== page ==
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Barraclough’s Overview

C.B. Macpherson, 19 June 1980

Turning-Points in World History 
by Geoffrey Barraclough.
Thames and Hudson, 96 pp., £4.50, November 1979, 0 500 25067 7
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... then is to attribute it all to some inherent quality of the European mind or character. Professor Barraclough has no difficulty in showing that this will not do. Nor is he satisfied with other reasons commonly offered. European dominance of the world by the 19th century may well be attributed to its superiority in science and technology, but that in turn ...

Qui êtes-vous, Sir Moses?

C.R. Whittaker, 6 March 1986

Ancient History: Evidence and Models 
by M.I. Finley.
Chatto, 131 pp., £12.95, September 1985, 0 7011 3003 2
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... of Hobsbawm, Hilton, Hill, Keith Thomas and E.P. Thompson, it has still been possible for Geoffrey Barraclough in Main Trends in History to surmise that ‘if a consensus were taken today it would almost certainly show that the majority of professional historians is sceptical of, if not positively hostile to, the more recent trends.’ There ...

Royal Mysteries

V.G. Kiernan, 10 January 1983

From Agadir to Armageddon: Anatomy of a Crisis 
by Geoffrey Barraclough.
Weidenfeld, 196 pp., £8.95, October 1982, 9780297781745
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... facts in tacit harmony with the prevailing outlook prescribed by the powers that be. Professor Barraclough has written a penetrating historical study which is also a genuine tract for the times, a warning that our world is in deadly and imminent peril. ‘No historical parallel fits neatly and tidily,’ he is well aware, but the affinities he brings out ...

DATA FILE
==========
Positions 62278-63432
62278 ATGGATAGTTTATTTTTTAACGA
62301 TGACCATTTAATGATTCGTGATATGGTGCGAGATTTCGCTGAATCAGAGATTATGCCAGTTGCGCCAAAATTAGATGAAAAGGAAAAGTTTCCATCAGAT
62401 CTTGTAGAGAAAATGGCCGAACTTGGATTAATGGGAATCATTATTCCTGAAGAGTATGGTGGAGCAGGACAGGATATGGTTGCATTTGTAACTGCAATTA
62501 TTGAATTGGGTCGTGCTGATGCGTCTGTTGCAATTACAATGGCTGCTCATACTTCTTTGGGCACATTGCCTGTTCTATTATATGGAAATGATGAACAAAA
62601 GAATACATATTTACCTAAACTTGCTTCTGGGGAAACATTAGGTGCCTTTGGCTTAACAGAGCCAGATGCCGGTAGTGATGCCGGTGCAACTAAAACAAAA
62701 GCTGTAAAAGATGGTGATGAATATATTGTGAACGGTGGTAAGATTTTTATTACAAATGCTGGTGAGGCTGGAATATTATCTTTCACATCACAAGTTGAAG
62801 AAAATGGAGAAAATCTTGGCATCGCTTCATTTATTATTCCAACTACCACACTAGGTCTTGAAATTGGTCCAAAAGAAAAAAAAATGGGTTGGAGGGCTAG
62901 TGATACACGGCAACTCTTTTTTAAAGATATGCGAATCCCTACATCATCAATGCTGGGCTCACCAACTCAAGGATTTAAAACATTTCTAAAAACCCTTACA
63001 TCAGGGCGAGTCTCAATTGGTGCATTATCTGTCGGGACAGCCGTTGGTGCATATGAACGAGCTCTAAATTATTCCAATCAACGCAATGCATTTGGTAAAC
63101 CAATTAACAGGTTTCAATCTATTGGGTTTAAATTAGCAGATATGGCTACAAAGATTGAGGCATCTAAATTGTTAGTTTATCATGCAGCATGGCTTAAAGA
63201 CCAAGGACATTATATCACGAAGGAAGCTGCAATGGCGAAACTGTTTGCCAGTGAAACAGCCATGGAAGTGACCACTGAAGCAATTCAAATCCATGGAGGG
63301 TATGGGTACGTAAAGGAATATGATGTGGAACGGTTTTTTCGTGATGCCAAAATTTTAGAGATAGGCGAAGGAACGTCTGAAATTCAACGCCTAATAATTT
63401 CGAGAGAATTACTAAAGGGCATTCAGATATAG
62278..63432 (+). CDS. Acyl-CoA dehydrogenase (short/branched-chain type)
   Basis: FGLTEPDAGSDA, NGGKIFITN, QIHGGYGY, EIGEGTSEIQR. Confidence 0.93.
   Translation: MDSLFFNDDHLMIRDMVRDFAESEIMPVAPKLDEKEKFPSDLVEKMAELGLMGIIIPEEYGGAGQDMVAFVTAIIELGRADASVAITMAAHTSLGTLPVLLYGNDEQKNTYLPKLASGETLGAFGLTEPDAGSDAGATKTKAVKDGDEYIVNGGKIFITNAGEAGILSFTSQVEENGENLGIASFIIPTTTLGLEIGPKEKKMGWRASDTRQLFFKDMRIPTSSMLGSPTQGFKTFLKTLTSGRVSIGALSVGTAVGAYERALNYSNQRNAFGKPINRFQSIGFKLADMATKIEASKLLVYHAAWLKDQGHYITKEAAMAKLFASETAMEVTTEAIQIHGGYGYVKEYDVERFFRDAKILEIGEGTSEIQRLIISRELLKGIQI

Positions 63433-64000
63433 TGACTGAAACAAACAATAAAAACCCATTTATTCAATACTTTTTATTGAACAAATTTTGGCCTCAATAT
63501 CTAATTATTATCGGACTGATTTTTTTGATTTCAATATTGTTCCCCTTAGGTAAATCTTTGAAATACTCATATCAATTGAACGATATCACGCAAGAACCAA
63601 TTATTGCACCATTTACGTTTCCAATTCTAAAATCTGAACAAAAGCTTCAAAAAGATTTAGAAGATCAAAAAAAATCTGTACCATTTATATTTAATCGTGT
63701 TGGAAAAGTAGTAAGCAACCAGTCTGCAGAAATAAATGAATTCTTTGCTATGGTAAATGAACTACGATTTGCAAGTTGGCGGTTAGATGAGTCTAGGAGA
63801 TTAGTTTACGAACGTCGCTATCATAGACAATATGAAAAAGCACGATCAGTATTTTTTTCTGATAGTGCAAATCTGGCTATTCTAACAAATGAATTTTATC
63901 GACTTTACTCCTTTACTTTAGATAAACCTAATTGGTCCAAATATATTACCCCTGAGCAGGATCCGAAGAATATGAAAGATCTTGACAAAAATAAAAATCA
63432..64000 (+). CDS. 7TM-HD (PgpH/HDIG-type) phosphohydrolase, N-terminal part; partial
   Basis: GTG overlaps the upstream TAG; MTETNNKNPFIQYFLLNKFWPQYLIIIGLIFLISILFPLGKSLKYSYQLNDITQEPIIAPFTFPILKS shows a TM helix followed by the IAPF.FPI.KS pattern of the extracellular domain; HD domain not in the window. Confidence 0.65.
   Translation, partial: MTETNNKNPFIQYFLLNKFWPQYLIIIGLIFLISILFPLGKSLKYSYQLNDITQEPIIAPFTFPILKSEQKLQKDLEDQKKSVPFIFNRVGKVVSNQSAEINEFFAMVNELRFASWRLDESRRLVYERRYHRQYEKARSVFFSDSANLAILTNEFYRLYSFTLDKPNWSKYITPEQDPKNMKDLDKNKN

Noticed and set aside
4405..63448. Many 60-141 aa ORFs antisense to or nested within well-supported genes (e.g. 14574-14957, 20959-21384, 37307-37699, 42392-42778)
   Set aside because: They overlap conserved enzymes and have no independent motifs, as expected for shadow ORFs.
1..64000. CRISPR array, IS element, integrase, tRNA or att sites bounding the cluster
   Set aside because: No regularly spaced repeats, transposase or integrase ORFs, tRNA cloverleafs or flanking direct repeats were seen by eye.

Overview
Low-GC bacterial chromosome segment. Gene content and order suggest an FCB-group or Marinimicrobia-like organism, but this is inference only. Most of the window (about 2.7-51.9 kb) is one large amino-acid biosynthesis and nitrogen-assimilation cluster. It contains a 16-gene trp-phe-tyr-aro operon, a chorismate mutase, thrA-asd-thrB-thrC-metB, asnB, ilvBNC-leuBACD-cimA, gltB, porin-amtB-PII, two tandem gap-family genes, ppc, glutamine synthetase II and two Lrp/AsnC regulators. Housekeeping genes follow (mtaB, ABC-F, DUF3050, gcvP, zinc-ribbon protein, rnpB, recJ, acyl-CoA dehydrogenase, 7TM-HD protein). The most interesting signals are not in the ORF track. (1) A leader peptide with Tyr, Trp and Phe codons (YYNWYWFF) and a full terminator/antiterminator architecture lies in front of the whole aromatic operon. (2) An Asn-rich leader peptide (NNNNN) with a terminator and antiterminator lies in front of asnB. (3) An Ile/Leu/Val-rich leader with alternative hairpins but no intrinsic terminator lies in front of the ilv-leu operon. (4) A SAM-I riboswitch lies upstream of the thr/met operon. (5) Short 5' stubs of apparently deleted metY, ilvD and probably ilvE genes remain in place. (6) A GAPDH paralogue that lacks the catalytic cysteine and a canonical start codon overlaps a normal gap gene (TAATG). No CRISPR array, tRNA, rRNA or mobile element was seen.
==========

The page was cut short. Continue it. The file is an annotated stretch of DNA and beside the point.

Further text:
When in Bed

David Blackbourn, 19 October 1995

Reflections on a Life 
by Norbert Elias.
Polity, 166 pp., £35, October 1994, 0 7456 1383 7
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The Civilising Process 
by Norbert Elias.
Blackwell, 558 pp., £50, March 1994, 0 631 19222 0
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... untidy structure, however, the central argument is coherent. Some have found it too coherent: Geoffrey Barraclough called it ‘clockwork history’. The charge is unfair: Elias presents a process that is uneven, he is alive to the effect of unintended consequences and national variations, and he does not force his data into his framework of ...

Diary

Keith Thomas: Working Methods, 10 June 2010

... a History Man, Patrick Collinson reveals that when as a young man he was asked by the medievalist Geoffrey Barraclough at a job interview what his research method was, all he could say was that he tried to look at everything which was remotely relevant to his subject: ‘I had no “method”, only an omnium gatherum of materials culled from more or less ...

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